He had been the first chief of that station. Makola had watched the energetic artist die of fever in the just finished house with his usual kind of "I told you so" indifference.
Then, for a time, he dwelt alone with his family, his account books, and the Evil Spirit that rules the lands under the equator. He got on very well with his god.
Perhaps he had propitiated him by a promise of more white men to play with, by and by. At any rate the director of the Great Trading Company, coming up in a steamer that resembled an enormous sardine box with a flat-roofed shed erected on it, found the station in good order, and Makola as usual quietly diligent.
The director had the cross put up over the first agent's grave, and appointed Kayerts to the post. Carlier was told off as second in charge.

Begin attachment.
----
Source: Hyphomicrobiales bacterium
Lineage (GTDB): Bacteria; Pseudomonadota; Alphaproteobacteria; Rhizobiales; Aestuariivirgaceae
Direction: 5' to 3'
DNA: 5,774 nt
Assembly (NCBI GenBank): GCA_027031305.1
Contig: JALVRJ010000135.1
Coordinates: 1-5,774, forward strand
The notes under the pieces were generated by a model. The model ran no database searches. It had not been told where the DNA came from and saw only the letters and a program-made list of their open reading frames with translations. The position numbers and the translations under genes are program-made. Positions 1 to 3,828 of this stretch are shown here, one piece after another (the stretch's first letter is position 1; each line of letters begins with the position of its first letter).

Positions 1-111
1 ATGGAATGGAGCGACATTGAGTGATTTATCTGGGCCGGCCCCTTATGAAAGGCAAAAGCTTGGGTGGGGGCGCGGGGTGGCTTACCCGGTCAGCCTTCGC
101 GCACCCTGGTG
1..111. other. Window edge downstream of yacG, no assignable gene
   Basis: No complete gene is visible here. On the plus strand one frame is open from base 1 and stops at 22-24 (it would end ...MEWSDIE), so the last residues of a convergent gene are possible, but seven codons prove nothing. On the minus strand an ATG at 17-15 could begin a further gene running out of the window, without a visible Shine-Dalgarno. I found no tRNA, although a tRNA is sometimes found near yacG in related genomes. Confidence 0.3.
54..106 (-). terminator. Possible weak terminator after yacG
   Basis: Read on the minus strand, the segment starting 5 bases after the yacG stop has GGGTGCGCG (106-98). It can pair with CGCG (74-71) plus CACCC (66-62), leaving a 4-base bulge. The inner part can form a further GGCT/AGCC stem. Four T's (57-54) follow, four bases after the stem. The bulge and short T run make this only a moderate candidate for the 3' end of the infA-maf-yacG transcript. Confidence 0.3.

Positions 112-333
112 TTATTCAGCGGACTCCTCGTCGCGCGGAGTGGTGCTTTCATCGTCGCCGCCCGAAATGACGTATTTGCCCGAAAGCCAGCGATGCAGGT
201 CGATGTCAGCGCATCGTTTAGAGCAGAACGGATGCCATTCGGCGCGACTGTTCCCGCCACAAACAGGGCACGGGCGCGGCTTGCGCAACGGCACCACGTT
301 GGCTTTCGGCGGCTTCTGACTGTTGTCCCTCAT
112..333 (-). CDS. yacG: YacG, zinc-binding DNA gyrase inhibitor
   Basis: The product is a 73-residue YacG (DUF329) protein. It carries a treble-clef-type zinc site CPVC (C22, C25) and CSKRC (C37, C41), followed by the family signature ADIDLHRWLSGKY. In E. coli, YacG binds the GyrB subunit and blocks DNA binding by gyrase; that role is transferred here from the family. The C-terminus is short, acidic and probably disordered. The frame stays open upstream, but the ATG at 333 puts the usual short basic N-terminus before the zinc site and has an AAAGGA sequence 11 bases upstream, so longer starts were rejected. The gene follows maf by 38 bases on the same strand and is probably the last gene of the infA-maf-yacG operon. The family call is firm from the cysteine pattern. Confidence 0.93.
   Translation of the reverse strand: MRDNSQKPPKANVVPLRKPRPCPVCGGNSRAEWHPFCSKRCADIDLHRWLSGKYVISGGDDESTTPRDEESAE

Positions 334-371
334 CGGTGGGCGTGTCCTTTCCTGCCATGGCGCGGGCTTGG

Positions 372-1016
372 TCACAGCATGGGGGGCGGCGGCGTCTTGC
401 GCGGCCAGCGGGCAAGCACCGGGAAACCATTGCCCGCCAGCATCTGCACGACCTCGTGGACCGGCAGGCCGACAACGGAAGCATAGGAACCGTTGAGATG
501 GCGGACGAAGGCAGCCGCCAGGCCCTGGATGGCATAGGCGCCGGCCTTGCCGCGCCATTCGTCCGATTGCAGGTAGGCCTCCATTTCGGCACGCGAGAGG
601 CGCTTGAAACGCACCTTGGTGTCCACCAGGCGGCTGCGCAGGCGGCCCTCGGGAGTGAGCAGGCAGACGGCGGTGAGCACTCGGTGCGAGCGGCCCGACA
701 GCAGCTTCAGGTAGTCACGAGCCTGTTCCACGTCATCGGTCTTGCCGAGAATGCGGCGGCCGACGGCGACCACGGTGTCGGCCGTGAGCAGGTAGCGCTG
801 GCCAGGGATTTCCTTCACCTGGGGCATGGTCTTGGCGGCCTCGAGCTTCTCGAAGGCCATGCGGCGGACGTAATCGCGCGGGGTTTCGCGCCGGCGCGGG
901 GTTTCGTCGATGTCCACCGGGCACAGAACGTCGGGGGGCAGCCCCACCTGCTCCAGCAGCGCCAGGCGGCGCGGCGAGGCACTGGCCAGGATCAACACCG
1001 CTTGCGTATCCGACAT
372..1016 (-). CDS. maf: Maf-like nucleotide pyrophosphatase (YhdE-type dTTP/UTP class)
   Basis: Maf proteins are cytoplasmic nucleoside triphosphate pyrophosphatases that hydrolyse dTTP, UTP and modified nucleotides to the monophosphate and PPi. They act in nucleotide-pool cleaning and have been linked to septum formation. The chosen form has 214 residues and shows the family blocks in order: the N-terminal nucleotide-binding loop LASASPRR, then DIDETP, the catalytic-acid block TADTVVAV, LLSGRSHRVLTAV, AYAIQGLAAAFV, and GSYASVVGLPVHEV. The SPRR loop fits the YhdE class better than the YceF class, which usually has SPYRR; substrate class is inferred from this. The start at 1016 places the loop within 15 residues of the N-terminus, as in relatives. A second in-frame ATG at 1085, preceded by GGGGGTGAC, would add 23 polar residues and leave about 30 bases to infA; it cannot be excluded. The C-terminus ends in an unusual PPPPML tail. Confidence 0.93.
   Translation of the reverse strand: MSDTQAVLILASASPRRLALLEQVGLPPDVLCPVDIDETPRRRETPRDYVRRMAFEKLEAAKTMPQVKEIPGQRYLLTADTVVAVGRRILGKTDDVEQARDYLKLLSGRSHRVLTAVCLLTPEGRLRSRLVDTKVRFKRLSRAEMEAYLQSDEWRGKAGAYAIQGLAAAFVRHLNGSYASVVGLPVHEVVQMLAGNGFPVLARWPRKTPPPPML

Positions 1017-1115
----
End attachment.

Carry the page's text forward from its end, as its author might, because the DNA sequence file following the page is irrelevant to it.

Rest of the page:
The director was a man ruthless and efficient, who at times, but very imperceptibly, indulged in grim humour. He made a speech to Kayerts and Carlier, pointing out to them the promising aspect of their station. The nearest trading-post was about three hundred miles away. It was an exceptional opportunity for them to distinguish themselves and to earn percentages on the trade.
This appointment was a favour done to beginners. Kayerts was moved almost to tears by his director's kindness. Kayerts had been in the Administration of the Telegraphs, and knew how to express himself correctly. Carlier, an ex-non-commissioned officer of cavalry in an army guaranteed from harm by several European Powers, was less impressed.
If there were commissions to get, so much the better; and, trailing a sulky glance over the river, the forests, the impenetrable bush that seemed to cut off the station from the rest of the world, he muttered between his teeth, "We shall see, very soon.
On the deck the director touched his cap to the two agents, who stood on the bank waving their hats, and turning to an old servant of the Company on his passage to headquarters, said, "Look at those two imbeciles.
They must be mad at home to send me such specimens. I told those fellows to plant a vegetable garden, build new storehouses and fences, and construct a landing-stage. I bet nothing will be done!